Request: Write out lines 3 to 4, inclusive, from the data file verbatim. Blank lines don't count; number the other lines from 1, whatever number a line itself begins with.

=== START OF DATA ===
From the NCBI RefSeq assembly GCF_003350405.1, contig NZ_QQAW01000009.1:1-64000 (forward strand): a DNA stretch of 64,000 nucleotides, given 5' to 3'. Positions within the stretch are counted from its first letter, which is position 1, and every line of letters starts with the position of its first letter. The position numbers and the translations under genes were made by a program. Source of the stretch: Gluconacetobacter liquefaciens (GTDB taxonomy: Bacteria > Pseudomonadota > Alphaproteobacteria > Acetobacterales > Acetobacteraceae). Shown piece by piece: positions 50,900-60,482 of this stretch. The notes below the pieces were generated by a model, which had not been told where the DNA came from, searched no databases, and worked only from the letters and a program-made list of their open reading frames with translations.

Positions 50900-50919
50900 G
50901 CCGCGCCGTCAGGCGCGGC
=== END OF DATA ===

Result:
50900 G
50901 CCGCGCCGTCAGGCGCGGC